Tuesday, October 7, 2008

Belle of the Nineties (Leo McCarey, 1934

Mae West's fourth spectacular movie. So far nearly all of her films I’ve seen are metashows—that is, their plots mostly involve West as a performer, surrounded by a romantic plot that allows her to be cynical and romantic at the same time. West wrote her own screenplays just as she did her own reviews, and why not play up what works best? This story's no different—she’s Ruby Carter, a St. Louis music hall queen with a boxer-boyfriend, the Tiger Kid (Roger Pryor). Antagonistic rivals plot to make him think Ruby’s two-timing him and he dumps her, so she goes off to New Orleans to work at the Sensation House, a club run by slick Ace LaMont (John Miljan). The best thing about this gig is the pit band—it’s Duke Ellington and co. The music Ruby sings consists mostly of blues and jazz standards, usually with updated lyrics, no doubt by West herself.

Ruby discovers another plot against her—Ace has conned Tiger into stealing her jewels (he doesn’t know it was Ruby he was robbing), so she sets out to punish them both by fixing the boxing match that Tiger would have won had she not slipped him a mickey finn. Ace is ruined, and then when Tiger figures the whole con out he socks Ace and he falls over, hits his head, and dies. Tiger doesn't run--he stays to argue his innocence in court, succeeds, and the movie ends with a marriage.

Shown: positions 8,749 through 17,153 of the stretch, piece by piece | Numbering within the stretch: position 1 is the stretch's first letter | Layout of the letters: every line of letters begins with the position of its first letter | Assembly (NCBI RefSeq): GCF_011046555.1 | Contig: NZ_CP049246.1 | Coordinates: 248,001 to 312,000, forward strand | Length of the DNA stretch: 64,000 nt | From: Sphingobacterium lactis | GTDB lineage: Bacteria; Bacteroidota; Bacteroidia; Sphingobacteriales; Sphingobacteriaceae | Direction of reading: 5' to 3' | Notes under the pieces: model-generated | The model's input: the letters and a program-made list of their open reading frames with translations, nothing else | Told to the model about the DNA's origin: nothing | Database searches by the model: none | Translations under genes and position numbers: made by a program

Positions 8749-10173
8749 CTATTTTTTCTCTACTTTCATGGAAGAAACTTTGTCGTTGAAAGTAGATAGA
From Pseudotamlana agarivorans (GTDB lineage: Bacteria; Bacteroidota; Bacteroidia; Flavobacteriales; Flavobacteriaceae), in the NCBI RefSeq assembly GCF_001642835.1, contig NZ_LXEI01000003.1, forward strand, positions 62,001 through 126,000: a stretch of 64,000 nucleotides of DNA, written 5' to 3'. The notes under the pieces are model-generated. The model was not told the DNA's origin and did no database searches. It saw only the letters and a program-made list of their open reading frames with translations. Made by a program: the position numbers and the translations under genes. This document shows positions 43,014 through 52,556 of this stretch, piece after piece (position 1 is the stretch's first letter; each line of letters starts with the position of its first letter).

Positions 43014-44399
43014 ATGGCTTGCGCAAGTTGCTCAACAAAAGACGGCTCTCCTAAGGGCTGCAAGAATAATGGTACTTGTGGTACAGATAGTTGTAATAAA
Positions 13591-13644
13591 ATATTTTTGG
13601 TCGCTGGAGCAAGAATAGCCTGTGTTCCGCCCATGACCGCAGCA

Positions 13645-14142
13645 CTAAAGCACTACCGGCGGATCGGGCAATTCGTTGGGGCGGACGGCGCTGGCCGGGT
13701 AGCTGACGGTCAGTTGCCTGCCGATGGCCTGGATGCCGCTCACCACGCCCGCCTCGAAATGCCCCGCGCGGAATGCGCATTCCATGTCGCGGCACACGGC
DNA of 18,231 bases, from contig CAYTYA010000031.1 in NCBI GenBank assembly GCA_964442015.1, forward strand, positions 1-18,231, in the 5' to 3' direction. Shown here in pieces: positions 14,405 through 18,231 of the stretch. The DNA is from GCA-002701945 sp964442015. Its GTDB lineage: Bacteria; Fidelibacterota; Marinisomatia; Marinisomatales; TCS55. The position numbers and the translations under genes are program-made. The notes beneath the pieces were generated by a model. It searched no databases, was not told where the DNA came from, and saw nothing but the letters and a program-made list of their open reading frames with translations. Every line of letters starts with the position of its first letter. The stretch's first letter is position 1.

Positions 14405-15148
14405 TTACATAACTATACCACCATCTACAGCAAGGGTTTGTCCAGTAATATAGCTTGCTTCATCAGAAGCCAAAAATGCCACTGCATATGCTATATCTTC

The movie features a lot of great costumes for West, and dozens of men also costumed in 90s styles and hairdos. They all flock around her, of course. There are a few great vaudeville routines, too. Only a few of the great Mae West zingers, but she manages to raise her eyebrows, roll her eyes, slink, flounce, and sidle into rooms as only she can. The New Orleans setting means there’s an obligatory massed-choir contrapuntal black camp meeting outside her window, and she sings a lonely song atop it. Anyway, it’s still fun.

No comments: